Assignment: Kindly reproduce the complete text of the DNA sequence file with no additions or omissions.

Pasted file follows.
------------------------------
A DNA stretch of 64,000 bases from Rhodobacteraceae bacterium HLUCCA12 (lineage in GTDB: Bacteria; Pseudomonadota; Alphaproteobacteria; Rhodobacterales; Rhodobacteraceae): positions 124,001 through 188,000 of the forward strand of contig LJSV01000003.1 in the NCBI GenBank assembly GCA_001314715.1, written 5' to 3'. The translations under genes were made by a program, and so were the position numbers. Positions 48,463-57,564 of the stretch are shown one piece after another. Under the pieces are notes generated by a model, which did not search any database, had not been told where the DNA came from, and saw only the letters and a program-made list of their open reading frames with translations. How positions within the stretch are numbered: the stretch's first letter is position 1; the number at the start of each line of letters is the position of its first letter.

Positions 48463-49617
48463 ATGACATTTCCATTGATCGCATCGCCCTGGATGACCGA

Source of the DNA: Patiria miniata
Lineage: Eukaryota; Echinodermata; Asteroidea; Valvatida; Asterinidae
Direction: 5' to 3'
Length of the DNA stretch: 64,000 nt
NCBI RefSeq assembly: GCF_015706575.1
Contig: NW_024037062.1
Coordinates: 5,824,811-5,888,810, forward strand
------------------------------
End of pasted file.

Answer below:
A DNA stretch of 64,000 bases from Rhodobacteraceae bacterium HLUCCA12 (lineage in GTDB: Bacteria; Pseudomonadota; Alphaproteobacteria; Rhodobacterales; Rhodobacteraceae): positions 124,001 through 188,000 of the forward strand of contig LJSV01000003.1 in the NCBI GenBank assembly GCA_001314715.1, written 5' to 3'. The translations under genes were made by a program, and so were the position numbers. Positions 48,463-57,564 of the stretch are shown one piece after another. Under the pieces are notes generated by a model, which did not search any database, had not been told where the DNA came from, and saw only the letters and a program-made list of their open reading frames with translations. How positions within the stretch are numbered: the stretch's first letter is position 1; the number at the start of each line of letters is the position of its first letter.

Positions 48463-49617
48463 ATGACATTTCCATTGATCGCATCGCCCTGGATGACCGA

Source of the DNA: Patiria miniata
Lineage: Eukaryota; Echinodermata; Asteroidea; Valvatida; Asterinidae
Direction: 5' to 3'
Length of the DNA stretch: 64,000 nt
NCBI RefSeq assembly: GCF_015706575.1
Contig: NW_024037062.1
Coordinates: 5,824,811-5,888,810, forward strand